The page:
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NMSU Tucumcari Science Center Field Day Scheduled for Aug. 4

TUCUMCARI - Eastern New Mexico's agricultural diversity will take the spotlight at an evening field day Aug. 4 at New Mexico State University's Agricultural Science Center at Tucumcari. The program will focus on turf research, animal identification, forage production and weed management.



Brad Griggs, a worker at New Mexico State University's Agricultural Science Center at Tucumcari, checks the condition of a 5-by-5 foot experimental turf plot. Turfgrass research, animal identification, forage production and weed management will highlight an evening field day Aug. 4 at the science center. (07/13/2005) Courtesy Photo from Leonard Lauriault

"This is our first field day in two years, and we're excited about the opportunity to show the scope of our research programs," said Rex Kirksey, superintendent of NMSU's Agricultural Science Center at Tucumcari. "Visitors will see that we approach research through a variety of avenues to help producers and homeowners answer problems that are unique to this area."

The free program begins with registration at 5 p.m. at NMSU's 464-acre Tucumcari science center, located 3 miles northeast of Tucumcari on Highway 54. A walking tour of the center's turfgrass trials will be followed by dinner at 5:40 p.m. A field tour starts at 7 p.m.

The field day program will open with remarks by Paul Gutierrez, associate dean of NMSU's College of Agriculture and Home Economics, followed by the field tour.

Manny Encinias, a livestock specialist at NMSU's Clayton Livestock Research Center, will demonstrate electronic ear tag readers used for animal identification. The U.S. Department of Agriculture has announced that the target for a national, mandatory animal identification program is January 2009. At that time all animals entering marketing channels must be identified.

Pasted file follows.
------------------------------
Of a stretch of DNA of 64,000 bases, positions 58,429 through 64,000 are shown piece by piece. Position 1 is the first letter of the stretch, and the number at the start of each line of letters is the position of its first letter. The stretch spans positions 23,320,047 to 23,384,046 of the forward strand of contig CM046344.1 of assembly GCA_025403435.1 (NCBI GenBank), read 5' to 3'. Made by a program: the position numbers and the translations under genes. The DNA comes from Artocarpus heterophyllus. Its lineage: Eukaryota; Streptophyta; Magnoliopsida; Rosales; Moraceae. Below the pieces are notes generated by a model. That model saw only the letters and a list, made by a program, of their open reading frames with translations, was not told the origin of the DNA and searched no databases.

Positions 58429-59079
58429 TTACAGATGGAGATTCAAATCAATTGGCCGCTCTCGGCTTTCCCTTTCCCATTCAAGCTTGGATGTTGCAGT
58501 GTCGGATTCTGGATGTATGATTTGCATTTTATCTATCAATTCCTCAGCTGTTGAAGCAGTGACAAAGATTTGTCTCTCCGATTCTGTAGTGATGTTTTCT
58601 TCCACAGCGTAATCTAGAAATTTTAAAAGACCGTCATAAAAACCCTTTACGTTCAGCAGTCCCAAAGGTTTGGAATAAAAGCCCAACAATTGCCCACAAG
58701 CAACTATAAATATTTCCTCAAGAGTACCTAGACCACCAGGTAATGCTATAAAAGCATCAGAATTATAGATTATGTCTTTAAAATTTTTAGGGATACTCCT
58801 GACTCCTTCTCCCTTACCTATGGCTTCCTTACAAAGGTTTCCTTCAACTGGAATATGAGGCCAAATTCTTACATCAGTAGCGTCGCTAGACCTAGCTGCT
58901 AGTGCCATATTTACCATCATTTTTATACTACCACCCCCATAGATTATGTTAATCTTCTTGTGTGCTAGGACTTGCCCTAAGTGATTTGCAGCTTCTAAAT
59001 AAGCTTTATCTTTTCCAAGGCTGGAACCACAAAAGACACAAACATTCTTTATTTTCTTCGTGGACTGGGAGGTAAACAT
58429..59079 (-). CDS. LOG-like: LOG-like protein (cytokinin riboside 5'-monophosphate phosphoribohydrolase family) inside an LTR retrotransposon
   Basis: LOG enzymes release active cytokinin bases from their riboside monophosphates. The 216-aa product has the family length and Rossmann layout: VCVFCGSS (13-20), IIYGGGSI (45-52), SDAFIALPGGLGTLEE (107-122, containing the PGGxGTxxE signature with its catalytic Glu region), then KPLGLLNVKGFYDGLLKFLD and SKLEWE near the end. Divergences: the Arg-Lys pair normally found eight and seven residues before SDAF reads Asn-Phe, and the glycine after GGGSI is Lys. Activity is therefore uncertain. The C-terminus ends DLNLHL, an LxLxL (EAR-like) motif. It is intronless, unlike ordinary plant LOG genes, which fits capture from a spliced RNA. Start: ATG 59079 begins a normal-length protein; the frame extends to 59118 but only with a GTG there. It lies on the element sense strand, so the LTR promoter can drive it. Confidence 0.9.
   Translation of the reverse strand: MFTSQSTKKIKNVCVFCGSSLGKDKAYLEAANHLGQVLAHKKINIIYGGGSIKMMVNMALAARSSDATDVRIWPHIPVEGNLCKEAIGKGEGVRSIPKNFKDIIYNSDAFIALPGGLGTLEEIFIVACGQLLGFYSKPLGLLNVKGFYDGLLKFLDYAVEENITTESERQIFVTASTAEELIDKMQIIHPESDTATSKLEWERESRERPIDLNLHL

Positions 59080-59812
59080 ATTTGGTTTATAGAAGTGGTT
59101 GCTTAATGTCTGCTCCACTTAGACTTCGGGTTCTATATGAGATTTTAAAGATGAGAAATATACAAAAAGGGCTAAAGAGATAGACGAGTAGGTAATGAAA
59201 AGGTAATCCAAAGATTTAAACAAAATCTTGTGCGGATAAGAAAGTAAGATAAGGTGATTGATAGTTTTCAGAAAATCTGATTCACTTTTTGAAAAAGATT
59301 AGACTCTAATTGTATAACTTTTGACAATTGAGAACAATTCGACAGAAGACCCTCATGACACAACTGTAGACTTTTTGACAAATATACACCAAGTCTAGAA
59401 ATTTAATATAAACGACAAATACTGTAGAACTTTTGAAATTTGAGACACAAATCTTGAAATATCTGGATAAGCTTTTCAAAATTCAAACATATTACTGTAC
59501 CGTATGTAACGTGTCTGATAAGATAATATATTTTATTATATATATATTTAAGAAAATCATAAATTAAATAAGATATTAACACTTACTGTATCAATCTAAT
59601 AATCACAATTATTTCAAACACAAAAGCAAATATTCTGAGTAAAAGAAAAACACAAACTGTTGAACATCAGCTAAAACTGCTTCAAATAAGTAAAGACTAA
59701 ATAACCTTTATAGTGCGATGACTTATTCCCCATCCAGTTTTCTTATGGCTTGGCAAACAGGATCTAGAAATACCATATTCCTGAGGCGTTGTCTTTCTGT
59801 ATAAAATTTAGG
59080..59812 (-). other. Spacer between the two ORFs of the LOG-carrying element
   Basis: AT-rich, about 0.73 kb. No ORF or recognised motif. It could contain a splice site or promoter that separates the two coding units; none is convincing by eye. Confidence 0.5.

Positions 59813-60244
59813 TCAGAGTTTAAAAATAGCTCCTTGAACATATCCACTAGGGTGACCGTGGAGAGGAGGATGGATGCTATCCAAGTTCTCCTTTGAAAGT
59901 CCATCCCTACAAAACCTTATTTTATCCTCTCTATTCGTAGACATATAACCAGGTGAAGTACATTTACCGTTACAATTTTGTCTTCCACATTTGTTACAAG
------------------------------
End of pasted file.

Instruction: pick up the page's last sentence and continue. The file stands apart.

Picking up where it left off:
Bernhard Leinauer, an NMSU turfgrass specialist, will lead the walking tour of experimental turf plots at the center. Leinauer is conducting statewide research trials of 32 different grasses in side-by-side tests for hardiness, cold tolerance and water use. The 5-by-5 foot plots look like a giant checkerboard when viewed from above.

NMSU forage agronomist Leonard Lauriault will discuss renovation of alfalfa stands at the center. Mark Marsalis, a Clovis-based agronomist with NMSU's Cooperative Extension Service will talk about summer annual grass forages.

Pete Walden, Quay County agent with NMSU's Cooperative Extension Service, will provide an overview of noxious and invasive weed management, and Christie Werner, an NMSU senior research assistant in Clovis, will discuss variety trials.

The Tucumcari center, established in 1912, has a rich agricultural history and is NMSU's oldest off-campus research facility. The center was originally one of 30 dryland field stations run by the U.S. Department of Agriculture in the West. Past research has included irrigated pasture studies, evaluation of trees and shrubs for windbreaks, and dryland and irrigated crop variety trials.

For more information about the field day, or if you are an individual with a disability who is in need of an auxiliary aid or service to participate, contact Kirksey in advance at (505) 461-1620 or e-mail rkirksey@nmsu.edu.